Diffuse Idiopathic Skeletal Hyperostosis (cont.)
William C. Shiel Jr., MD, FACP, FACR
Dr. Shiel received a Bachelor of Science degree with honors from the University of Notre Dame. There he was involved in research in radiation biology and received the Huisking Scholarship. After graduating from St. Louis University School of Medicine, he completed his Internal Medicine residency and Rheumatology fellowship at the University of California, Irvine. He is board-certified in Internal Medicine and Rheumatology.
Catherine Burt Driver, MD
Catherine Burt Driver, MD, is board certified in internal medicine and rheumatology by the American Board of Internal Medicine. Dr. Driver is a member of the American College of Rheumatology. She currently is in active practice in the field of rheumatology in Mission Viejo, Calif., where she is a partner in Mission Internal Medical Group.
In this Article
- Diffuse idiopathic skeletal hyperostosis (DISH) facts
- What is diffuse idiopathic skeletal hyperostosis?
- What causes diffuse idiopathic skeletal hyperostosis?
- What are symptoms and signs of diffuse idiopathic skeletal hyperostosis?
- How is diffuse idiopathic skeletal hyperostosis diagnosed?
- What is the treatment for diffuse idiopathic skeletal hyperostosis?
- What is the outlook (prognosis) for patients with diffuse idiopathic skeletal hyperostosis?
- Can diffuse idiopathic skeletal hyperostosis be prevented?
What are symptoms and signs of diffuse idiopathic skeletal hyperostosis?
Symptoms of DISH include intermittent pains in the areas of the bony changes of the spine and inflamed tendons. Stiffness and dull pain, particularly in the upper and lower back, are common. Sometimes pains in these areas can be sharp with certain body movements, such as twisting or bending over.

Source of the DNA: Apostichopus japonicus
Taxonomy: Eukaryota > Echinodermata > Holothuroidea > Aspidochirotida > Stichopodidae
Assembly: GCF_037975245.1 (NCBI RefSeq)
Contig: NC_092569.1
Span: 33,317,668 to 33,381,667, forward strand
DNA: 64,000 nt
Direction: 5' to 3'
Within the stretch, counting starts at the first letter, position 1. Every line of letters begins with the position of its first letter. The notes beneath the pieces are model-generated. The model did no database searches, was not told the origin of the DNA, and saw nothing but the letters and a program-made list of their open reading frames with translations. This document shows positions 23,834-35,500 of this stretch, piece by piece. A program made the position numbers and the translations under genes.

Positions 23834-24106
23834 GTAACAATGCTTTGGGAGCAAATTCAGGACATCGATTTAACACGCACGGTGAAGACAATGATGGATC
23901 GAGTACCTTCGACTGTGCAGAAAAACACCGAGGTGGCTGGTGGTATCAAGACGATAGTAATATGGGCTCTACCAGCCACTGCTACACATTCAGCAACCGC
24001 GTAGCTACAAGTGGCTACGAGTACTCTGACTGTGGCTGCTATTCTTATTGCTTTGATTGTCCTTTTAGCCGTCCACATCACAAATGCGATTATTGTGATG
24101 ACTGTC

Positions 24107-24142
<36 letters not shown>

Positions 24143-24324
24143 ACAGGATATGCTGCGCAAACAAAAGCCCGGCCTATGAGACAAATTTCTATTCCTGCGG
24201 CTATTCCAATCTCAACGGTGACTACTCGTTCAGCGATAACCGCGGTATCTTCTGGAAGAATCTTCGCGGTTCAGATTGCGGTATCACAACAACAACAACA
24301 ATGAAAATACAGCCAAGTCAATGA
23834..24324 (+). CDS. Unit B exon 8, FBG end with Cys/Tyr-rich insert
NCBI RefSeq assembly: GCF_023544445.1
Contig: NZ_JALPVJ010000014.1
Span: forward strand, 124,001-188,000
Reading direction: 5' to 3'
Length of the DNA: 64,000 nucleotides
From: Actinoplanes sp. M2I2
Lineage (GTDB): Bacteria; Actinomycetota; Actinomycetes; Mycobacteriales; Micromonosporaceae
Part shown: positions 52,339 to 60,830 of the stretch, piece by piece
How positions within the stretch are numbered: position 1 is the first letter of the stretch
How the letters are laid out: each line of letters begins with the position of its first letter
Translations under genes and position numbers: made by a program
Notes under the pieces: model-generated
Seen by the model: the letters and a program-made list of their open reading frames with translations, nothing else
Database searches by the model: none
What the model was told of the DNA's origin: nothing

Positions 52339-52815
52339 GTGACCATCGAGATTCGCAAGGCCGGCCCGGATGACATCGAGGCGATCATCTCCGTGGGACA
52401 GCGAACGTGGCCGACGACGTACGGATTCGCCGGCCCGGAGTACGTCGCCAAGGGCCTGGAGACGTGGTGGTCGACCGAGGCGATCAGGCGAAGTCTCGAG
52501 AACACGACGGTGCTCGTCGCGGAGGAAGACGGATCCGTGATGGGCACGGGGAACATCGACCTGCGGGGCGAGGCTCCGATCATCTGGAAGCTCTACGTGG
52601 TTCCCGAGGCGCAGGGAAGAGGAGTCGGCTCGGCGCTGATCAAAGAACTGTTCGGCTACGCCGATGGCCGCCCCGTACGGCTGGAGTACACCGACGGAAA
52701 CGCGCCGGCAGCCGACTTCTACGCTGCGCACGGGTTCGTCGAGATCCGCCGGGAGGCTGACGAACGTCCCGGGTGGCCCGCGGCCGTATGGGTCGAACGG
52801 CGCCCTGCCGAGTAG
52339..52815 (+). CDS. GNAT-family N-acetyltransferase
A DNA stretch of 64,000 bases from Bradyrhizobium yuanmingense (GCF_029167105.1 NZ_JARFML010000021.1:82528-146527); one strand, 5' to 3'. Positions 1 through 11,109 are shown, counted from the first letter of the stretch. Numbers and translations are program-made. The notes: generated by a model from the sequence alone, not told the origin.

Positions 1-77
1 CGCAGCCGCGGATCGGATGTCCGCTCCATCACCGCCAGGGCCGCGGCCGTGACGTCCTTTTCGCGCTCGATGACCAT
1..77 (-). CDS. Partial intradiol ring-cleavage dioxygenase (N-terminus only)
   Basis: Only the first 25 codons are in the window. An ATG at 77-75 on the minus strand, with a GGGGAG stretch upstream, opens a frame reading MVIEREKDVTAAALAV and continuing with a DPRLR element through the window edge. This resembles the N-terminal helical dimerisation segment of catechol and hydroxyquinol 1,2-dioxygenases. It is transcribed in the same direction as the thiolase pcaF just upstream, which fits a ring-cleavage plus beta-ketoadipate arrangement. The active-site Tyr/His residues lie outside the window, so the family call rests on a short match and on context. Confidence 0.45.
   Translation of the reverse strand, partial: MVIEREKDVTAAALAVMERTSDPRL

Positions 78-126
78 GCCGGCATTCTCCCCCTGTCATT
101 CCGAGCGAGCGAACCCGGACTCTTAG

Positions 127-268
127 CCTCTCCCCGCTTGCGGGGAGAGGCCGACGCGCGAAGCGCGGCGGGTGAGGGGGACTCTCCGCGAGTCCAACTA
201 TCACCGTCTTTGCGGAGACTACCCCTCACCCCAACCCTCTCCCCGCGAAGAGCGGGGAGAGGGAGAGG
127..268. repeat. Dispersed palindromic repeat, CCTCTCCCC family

DISH is only slowly progressive. Calcifications between the vertebrae occur over many years. This calcification can lead to limitation of motion of the involved areas of the spine.
How is diffuse idiopathic skeletal hyperostosis diagnosed?
DISH is diagnosed when the characteristic flowing calcifications are detected with images of the spine, such as in plain film X-ray methods.
What is the treatment for diffuse idiopathic skeletal hyperostosis?
Because areas of the spine and tendons can become inflamed, anti-inflammatory medications (NSAIDs), such as ibuprofen (Advil, Motrin) and naproxen (Aleve), can be helpful in both relieving pain and inflammation of DISH. It is hoped that by minimizing inflammation in these areas, further calcification of tendons and ligaments of the spine leading to calcific bony outgrowths (osteophytes) will be prevented.
What is the outlook (prognosis) for patients with diffuse idiopathic skeletal hyperostosis?
DISH often causes no symptoms, and the long-term outlook is generally good. DISH can lead to limitation of range of motion of the spine. There is no associated threat to any internal organs with this disorder. Rarely, large bone spurs can form in front of the spinal vertebrae of the neck. These spurs occasionally interfere with the passage of food through the upper esophagus (swallowing tube).
Can diffuse idiopathic skeletal hyperostosis be prevented?
There is no prevention of DISH.
Medically reviewed by Kirkwood Johnston, MD; American Board of Internal Medicine with subspecialty in Rheumatology
Klippel, J.H., et al. Primer on the Rheumatic Diseases. New York: Springer, 2008.
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